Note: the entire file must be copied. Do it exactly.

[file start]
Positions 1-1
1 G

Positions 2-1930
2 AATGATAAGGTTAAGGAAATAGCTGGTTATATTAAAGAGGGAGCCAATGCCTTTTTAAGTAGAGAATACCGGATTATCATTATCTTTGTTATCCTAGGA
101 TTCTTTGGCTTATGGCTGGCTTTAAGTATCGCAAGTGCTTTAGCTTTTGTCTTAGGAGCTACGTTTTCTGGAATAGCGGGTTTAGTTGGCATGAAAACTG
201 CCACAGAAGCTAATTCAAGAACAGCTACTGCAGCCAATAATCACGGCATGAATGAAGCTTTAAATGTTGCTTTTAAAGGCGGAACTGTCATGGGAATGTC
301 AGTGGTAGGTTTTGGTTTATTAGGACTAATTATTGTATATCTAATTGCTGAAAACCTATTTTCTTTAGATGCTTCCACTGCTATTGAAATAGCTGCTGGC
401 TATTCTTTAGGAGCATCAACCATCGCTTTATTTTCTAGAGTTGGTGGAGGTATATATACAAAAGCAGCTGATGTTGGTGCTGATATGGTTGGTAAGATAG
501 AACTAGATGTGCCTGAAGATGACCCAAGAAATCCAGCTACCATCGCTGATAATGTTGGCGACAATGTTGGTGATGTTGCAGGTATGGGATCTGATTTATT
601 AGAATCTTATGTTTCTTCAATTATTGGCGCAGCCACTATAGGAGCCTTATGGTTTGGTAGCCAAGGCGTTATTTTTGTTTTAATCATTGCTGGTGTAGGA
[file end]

Positions 1-1
1 G

Positions 2-1930
2 AATGATAAGGTTAAGGAAATAGCTGGTTATATTAAAGAGGGAGCCAATGCCTTTTTAAGTAGAGAATACCGGATTATCATTATCTTTGTTATCCTAGGA
101 TTCTTTGGCTTATGGCTGGCTTTAAGTATCGCAAGTGCTTTAGCTTTTGTCTTAGGAGCTACGTTTTCTGGAATAGCGGGTTTAGTTGGCATGAAAACTG
201 CCACAGAAGCTAATTCAAGAACAGCTACTGCAGCCAATAATCACGGCATGAATGAAGCTTTAAATGTTGCTTTTAAAGGCGGAACTGTCATGGGAATGTC
301 AGTGGTAGGTTTTGGTTTATTAGGACTAATTATTGTATATCTAATTGCTGAAAACCTATTTTCTTTAGATGCTTCCACTGCTATTGAAATAGCTGCTGGC
401 TATTCTTTAGGAGCATCAACCATCGCTTTATTTTCTAGAGTTGGTGGAGGTATATATACAAAAGCAGCTGATGTTGGTGCTGATATGGTTGGTAAGATAG
501 AACTAGATGTGCCTGAAGATGACCCAAGAAATCCAGCTACCATCGCTGATAATGTTGGCGACAATGTTGGTGATGTTGCAGGTATGGGATCTGATTTATT
601 AGAATCTTATGTTTCTTCAATTATTGGCGCAGCCACTATAGGAGCCTTATGGTTTGGTAGCCAAGGCGTTATTTTTGTTTTAATCATTGCTGGTGTAGGA